The World in My Eyes (2017)
Though the Los Angeles radio station KROQ bills itself as “world famous”, this autobiography will probably be most enjoyed by locals who listened to the station in the 1980s when Richard Blade was in his heyday (he still has an 80s show on Sirius XM, so listen to it while you’re reading the book for the ultimate flashback experience). Although I had an older brother who gifted me with some essential music over the years (thanks for KISS’s Destroyer, Steve!), KROQ was truly the generator of my musical tastes. Richard Blade’s presence on the station was inextricable from the music he played. With his English accent, he sounded just like the guys in all of those bands my friends and I were so obsessed with … and we were obsessed because we listened to KROQ. I distinctly remember being disappointed when I realized a band I liked wasn’t from the UK. Blade not only had a radio show but also a TV show, MV3, that played videos and had a group of real New Wave kids dancing to them in the studio. He presence, then, was part of the New Wave scene in L.A., and he was like a rock star to me and my friends. I wanted to be on MV3 with excruciating fervor but I worried my clothes weren’t cool enough to be on TV. I also knew that being in close proximity to Richard Blade would be overwhelming.
I was a Duranie and KROQ really fed my mania for them. Duran Duran was the first band I was devoted to and devotion meant not only listening to KROQ to chart how many times Duran Duran was playing during a day (I had an actual chart!) but also collecting posters, magazines (particularly Japanese ones), and every album and 12 inch ever released. I still wear my original 7 and the Ragged Tiger tour shirt and I proudly display the Duran Duran board game in my office! I looked forward to all of the Duran Duran stories in Blade’s book as he was a close friend of theirs, and Spandau Ballet’s, too.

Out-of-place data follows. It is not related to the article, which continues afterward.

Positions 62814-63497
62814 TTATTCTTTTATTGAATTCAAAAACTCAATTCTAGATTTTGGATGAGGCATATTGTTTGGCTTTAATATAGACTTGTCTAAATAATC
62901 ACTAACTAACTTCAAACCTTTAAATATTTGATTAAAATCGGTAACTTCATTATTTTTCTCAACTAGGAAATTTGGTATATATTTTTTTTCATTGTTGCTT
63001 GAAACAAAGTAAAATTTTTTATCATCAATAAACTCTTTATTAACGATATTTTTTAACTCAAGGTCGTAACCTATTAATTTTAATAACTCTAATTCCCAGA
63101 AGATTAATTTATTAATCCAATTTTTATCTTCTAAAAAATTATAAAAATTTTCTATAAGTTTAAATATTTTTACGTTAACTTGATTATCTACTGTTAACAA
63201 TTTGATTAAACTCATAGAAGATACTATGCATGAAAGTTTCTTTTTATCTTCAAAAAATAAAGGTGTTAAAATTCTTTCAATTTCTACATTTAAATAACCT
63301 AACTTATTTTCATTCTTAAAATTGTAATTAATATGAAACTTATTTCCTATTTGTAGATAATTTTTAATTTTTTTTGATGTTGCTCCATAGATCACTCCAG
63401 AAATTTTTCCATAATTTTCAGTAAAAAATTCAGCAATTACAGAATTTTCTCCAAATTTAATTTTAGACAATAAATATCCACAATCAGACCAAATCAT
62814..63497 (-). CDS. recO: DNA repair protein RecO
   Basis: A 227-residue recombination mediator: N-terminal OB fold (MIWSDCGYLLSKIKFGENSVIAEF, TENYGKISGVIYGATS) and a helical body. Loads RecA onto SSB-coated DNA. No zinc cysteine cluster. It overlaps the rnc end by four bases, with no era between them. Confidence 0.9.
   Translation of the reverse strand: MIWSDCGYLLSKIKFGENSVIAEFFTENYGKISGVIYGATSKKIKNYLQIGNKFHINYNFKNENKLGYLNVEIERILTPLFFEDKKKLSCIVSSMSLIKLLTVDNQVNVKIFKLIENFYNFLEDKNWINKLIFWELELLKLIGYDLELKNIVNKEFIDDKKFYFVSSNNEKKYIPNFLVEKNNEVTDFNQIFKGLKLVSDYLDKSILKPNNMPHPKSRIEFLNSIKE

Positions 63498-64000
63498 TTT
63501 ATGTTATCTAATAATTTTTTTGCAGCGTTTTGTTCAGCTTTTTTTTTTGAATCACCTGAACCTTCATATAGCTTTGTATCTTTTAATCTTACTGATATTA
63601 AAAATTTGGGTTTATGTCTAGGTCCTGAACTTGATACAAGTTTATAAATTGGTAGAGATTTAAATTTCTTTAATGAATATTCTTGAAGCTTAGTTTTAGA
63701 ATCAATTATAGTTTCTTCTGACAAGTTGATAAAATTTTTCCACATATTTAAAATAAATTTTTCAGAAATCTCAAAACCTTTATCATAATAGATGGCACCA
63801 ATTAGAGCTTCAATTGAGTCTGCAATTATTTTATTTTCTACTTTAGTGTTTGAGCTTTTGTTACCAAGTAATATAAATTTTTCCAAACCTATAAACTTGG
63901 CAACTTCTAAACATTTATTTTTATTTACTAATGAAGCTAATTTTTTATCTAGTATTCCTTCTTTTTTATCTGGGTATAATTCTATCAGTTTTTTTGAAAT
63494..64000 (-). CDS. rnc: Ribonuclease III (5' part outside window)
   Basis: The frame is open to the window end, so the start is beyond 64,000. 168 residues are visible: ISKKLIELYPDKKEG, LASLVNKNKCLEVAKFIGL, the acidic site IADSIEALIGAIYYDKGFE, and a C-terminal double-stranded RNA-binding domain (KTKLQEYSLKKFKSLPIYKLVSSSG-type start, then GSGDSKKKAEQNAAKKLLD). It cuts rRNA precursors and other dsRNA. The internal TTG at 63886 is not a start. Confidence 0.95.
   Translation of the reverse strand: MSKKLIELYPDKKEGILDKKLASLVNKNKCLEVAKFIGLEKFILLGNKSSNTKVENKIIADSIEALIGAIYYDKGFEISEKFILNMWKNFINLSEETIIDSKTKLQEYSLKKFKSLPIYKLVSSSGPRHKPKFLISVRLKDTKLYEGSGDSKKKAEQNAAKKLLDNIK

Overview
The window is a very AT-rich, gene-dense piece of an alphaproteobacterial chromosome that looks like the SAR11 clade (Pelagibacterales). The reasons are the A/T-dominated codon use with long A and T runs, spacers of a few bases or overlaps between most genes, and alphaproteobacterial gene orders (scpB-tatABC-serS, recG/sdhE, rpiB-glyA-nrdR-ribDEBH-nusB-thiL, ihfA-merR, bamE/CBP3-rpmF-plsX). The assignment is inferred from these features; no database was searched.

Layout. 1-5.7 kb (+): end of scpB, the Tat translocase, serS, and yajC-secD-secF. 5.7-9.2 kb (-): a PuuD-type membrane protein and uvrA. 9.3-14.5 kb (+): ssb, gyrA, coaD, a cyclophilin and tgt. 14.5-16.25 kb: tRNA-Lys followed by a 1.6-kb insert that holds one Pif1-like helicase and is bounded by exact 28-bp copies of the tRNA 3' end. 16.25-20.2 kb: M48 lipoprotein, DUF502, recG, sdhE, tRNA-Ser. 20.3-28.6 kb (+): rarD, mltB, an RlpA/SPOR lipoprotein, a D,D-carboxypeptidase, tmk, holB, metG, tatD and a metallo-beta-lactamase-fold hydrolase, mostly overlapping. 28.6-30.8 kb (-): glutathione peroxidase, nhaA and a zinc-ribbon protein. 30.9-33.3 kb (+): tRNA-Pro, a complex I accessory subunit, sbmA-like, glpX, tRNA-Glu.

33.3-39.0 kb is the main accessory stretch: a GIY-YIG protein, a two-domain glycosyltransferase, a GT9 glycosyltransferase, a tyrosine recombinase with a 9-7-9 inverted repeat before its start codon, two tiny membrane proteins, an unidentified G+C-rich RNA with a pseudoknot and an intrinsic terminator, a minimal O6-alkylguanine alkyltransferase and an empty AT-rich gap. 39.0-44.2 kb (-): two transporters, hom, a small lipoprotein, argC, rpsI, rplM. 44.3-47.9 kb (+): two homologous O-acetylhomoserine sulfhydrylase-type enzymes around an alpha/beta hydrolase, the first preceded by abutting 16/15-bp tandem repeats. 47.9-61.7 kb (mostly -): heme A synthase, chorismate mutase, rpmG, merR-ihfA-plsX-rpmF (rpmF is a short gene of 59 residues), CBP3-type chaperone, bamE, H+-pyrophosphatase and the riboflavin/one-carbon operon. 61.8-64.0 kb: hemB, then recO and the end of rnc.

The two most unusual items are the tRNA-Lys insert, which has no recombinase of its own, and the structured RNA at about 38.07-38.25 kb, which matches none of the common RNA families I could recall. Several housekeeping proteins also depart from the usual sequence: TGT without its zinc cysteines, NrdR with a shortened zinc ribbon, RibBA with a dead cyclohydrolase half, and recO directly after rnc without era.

This was a surprisingly interesting read, though it takes Blade a long time to get to the 1980s. But Blade is good storyteller and all of the years he spent scrounging around Europe for radio jobs large and small are just as involving as his stories about being a DJ at a station, despite being relatively “underground”, which had the power to introduce L.A. listeners to a wide array of new wave, postpunk, and other alternative bands. Having grown up in the San Fernando Valley in the 80s, I was really fascinated by all the goings on behind the scenes and it was fun to recognize the names of other KROQ djs like Jed the Fish and Swedish Egil. As for gossip, Blade is relatively circumspect but he does write about being romantically involved with Berlin’s Teri Nunn, and story of him asking her to marry him is really a doozy. Highly recommended just for that!
In terms of research, this book wasn’t enormously helpful but it could assist in rounding out an understanding of how bands were played and promoted in the 80s. Maybe I could interview Blade if I can get a 33 1/3 book on Duran Duran or Spandau off the ground? My 13 year old self is already squealing at the thought!